deal of money for “expert” iT advice over the years, i would have been better off employing my own teenage children. Why not set up a student iT department, for the purposes of dealing with non-sensitive technology matters – website access, teachers’ computers, e-newsletters, report cards etc. Also, we buy in counselling

services, when research suggests that teams of student and community mentors are equally effective in addressing the rigorous needs of today’s kids. We buy in nutritional advice,

when not only do students have a clear idea of what they would like to eat, but can be given the resources they need to come up with a well balanced menu (on a budget) for the school. if you need cheaper suppliers for printer

paper or loo roll, get students involved in sourcing and negotiating the best deals. if you want a design for the new library, ask for plans from a designated team of would-be architects or designers in the student community. This may sound unrealistic, but the truth is that kids

often learn better when they are given responsibility for their own learning and most definitely when they are empowered. These activities may not provide credits towards final grades, but they will look pretty good on a personal statement or CV, and they will potentially save a great deal of money. Timebanking holds great promise for the future

of all of our schools. if you can’t afford to get what you need to support your ideal school curriculum,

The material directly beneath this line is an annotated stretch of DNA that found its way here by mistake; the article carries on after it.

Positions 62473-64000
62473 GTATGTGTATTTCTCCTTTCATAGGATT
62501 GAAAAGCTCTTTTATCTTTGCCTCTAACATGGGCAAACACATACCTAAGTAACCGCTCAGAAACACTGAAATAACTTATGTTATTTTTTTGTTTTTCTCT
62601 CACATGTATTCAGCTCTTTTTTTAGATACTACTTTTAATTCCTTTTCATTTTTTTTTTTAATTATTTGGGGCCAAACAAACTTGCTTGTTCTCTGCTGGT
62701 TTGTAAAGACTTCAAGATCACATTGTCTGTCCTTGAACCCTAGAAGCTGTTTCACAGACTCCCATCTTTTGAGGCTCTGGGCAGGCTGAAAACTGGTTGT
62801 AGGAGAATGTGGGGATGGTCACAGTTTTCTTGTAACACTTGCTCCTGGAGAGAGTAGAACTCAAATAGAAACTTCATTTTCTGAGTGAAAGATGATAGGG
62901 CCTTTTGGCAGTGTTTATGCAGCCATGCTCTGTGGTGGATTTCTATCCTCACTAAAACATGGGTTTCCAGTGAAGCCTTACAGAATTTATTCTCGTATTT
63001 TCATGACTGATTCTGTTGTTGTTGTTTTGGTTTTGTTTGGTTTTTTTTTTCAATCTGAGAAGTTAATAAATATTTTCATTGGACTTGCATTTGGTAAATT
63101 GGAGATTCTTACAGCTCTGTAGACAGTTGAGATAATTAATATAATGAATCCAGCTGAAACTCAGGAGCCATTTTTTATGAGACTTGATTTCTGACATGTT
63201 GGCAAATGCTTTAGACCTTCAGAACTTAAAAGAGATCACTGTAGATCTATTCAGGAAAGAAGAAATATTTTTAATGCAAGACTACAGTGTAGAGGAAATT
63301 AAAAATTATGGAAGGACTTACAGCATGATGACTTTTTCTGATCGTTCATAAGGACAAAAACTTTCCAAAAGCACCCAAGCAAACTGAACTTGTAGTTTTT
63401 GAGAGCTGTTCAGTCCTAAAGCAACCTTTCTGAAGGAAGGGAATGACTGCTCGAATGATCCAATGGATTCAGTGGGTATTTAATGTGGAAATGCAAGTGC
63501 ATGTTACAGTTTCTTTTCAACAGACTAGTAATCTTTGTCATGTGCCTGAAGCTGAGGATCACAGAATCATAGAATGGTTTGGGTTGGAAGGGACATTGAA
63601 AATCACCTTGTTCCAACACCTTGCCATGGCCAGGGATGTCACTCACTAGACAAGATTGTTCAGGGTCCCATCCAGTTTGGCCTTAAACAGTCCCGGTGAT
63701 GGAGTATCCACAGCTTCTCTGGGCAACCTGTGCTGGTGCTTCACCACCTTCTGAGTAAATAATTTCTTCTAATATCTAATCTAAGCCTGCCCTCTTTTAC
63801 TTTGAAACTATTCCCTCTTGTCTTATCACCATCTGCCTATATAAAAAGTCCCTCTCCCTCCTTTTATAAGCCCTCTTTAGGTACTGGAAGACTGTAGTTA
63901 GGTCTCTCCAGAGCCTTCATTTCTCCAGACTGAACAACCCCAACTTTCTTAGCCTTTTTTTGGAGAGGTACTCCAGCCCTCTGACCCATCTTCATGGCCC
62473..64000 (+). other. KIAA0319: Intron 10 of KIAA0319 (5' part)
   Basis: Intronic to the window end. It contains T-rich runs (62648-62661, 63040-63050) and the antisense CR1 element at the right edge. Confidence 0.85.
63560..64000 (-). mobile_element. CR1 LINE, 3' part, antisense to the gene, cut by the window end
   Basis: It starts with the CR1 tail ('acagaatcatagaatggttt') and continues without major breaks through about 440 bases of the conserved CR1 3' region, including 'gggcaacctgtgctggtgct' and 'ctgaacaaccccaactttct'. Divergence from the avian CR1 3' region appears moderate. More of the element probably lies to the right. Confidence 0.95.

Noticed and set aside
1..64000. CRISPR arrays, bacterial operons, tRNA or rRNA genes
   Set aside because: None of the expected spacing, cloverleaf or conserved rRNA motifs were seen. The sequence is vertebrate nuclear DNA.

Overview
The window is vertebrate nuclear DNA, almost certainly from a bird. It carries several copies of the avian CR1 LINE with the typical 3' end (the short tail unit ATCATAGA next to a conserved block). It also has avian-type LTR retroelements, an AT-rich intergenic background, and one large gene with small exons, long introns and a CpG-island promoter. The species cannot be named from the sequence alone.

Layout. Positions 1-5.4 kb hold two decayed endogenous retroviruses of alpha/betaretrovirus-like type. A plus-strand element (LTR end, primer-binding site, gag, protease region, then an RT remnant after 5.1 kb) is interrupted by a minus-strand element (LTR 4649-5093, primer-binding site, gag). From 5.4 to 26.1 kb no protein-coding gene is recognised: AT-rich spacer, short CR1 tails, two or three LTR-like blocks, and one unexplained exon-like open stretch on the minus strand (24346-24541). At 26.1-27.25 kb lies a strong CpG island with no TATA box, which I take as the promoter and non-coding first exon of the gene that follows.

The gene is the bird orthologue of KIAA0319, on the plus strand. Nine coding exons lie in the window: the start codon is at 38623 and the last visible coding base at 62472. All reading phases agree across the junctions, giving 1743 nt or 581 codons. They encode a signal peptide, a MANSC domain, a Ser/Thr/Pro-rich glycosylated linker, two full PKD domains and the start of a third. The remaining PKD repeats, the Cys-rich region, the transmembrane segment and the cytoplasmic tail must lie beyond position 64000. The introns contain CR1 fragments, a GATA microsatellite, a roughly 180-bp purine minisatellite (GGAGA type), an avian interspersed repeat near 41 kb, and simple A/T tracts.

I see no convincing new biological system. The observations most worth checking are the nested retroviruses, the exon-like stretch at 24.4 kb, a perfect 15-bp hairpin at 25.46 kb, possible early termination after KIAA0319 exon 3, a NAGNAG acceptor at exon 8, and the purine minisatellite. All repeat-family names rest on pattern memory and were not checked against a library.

you can consider joining a Timebanking scheme within your community – offering the services of your students (helping elderly people set up computers or work on allotments) in return for hours that will be returned to the school in the form of a local karate teacher who comes in weekly for extra-curricular training, an out-of-work or part-time architect, dietitian or iT expert who can oversee your new “student” departments for a few hours a week, or even credits at the local gym for keen athletes. A local mechanic involved in the scheme could come in and teach an after-school auto- maintenance class; a local artist could teach sculpture; a local childminder can set some students on the first steps towards a career in early childhood education. Within the school, too, students

can give their services in return for others – helping a teacher set up a mathematics intranet in exchange for some extra tuition, for example. The point of all this is that